Tax Estimator Disclosures and Considerations
Please read then acknowledge at the bottom of the page to use the future tax estimator calculator.
Current or previous year’s taxes may not accurately forecast future property taxes. Property taxes can increase from one year to the next for various reasons. These include:
1. The market value has changed
2. The millage rate (also known as the tax rate) has changed
3. The property has lost an exemption
4. A property that was receiving an Amendment 10 “Save Our Homes” cap on assessed value was removed because it was sold.
The purpose of the Real Property Tax Estimator is to provide an estimate of real property taxes based upon the information you enter; including Homestead Exemption and the Homestead Assessment Difference calculations, if applicable. The estimate is only as accurate as the information entered and it is only an approximation. The estimator will not provide actual taxes.
There are two components, ad valorem taxes and non-ad valorem assessments, which comprise this estimate:
Ad Valorem Taxes – These are property taxes based on the property value. The real property tax estimator will calculate the ad valorem portion of property taxes by multiplying the amount entered in Step 1 times the previous year's adopted millage rates (also known as the tax rate) of the local governments that taxed the property in the previous year. In the appropriate box, you should enter the most accurate estimate of the market value of the property on January 1st of the tax year for which you are estimating taxes. You may obtain this value by referring to a recent appraisal or a recent sales price of the property.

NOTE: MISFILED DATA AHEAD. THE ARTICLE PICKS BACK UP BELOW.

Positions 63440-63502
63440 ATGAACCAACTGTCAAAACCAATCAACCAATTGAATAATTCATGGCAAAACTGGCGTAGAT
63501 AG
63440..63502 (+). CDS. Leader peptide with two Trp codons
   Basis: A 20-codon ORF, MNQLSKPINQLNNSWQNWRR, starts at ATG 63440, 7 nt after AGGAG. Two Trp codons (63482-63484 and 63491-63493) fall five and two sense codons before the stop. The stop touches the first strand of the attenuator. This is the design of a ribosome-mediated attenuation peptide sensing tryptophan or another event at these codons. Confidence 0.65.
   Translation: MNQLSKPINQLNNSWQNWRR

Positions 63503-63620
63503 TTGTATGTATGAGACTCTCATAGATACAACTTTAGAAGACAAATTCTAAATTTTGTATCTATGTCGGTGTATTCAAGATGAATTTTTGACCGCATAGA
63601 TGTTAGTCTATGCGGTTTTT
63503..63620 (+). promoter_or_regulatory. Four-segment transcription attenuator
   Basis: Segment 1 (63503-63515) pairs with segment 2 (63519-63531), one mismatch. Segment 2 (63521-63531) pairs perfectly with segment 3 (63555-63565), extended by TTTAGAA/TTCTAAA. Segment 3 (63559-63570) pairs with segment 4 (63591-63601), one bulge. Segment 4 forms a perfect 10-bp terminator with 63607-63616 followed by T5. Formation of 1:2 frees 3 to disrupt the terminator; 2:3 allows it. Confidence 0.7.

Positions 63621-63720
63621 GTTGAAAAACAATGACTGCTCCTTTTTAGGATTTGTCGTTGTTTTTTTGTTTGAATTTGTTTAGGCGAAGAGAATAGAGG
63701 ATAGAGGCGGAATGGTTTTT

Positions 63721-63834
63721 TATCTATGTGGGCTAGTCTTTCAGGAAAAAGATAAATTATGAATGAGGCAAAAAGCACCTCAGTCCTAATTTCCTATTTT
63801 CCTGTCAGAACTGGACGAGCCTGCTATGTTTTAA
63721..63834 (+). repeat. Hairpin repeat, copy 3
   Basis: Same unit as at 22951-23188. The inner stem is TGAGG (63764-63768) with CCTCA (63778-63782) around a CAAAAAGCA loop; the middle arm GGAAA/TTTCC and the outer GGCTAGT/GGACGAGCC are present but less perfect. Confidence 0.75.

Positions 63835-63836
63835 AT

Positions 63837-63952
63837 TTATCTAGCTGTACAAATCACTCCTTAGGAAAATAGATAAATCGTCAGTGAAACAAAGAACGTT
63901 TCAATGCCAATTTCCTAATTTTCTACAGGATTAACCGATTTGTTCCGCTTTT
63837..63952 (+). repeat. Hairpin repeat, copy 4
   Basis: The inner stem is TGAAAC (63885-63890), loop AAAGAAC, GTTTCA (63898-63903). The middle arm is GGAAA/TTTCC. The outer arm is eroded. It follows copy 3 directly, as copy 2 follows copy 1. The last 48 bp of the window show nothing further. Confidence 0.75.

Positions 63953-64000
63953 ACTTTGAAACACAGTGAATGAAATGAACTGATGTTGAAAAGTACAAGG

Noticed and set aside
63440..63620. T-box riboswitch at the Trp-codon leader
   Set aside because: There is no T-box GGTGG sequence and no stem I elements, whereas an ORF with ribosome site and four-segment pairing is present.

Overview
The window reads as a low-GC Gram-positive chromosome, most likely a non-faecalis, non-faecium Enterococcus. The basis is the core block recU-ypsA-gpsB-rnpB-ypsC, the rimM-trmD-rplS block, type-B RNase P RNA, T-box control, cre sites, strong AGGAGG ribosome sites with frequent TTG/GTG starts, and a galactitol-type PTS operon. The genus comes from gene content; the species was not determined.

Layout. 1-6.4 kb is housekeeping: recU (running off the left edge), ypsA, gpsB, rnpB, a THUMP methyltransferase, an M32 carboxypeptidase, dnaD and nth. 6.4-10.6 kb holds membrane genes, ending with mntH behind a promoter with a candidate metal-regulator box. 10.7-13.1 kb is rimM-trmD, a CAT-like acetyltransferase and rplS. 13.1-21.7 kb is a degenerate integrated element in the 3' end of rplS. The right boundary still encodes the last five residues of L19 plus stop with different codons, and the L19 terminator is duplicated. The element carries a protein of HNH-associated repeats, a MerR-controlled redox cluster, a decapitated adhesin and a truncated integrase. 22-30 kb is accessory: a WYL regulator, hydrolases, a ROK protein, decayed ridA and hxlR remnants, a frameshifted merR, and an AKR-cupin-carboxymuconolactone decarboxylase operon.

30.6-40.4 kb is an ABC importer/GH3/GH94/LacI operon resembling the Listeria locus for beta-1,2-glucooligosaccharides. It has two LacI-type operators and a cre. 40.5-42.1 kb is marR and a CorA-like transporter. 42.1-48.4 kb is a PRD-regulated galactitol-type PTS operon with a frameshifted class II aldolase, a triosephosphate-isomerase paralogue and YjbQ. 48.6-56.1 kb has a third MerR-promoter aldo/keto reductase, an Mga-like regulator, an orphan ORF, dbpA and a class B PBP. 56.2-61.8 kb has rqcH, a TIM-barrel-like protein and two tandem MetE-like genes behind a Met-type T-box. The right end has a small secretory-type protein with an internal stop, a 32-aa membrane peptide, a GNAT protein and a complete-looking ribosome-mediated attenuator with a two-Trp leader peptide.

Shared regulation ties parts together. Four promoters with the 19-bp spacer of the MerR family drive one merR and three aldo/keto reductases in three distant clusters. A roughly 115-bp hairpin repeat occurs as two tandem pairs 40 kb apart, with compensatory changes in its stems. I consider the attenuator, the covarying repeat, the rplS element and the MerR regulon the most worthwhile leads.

Keep in mind, however, that an appraisal or sales price that takes place months before the statutory assessment date of January 1st may not reflect market value on that date. This could be a problem with pre-construction sales prices, which may need to be adjusted to reflect the increase in value from the date of the contract to the January 1st appraisal date of the tax year for which you seek an estimate. Additionally, prior year assessment values found in the property appraiser’s records should not be used to estimate future taxes.
Non-Ad Valorem Assessments – These are assessments against the property that are not based on market value. They include special assessments and service charges for items such as solid waste districts, lighting districts, landscape districts, guard districts and Community Development Districts (CDD) Please Click here for a detailed listing of CDDs.
These non-ad valorem assessments are included in the estimate only if the local government charging them has arranged for them to be collected by the Miami-Dade Tax Collector as part of the annual real property tax bill.
New subdivisions (or parcels) not currently found in the Property Appraiser’s file after entering the folio number or address may be subject to non-ad valorem assessments that are not reflected in this estimate. Contact the developer or current owner/agent for additional information on applicable non-ad valorem assessments.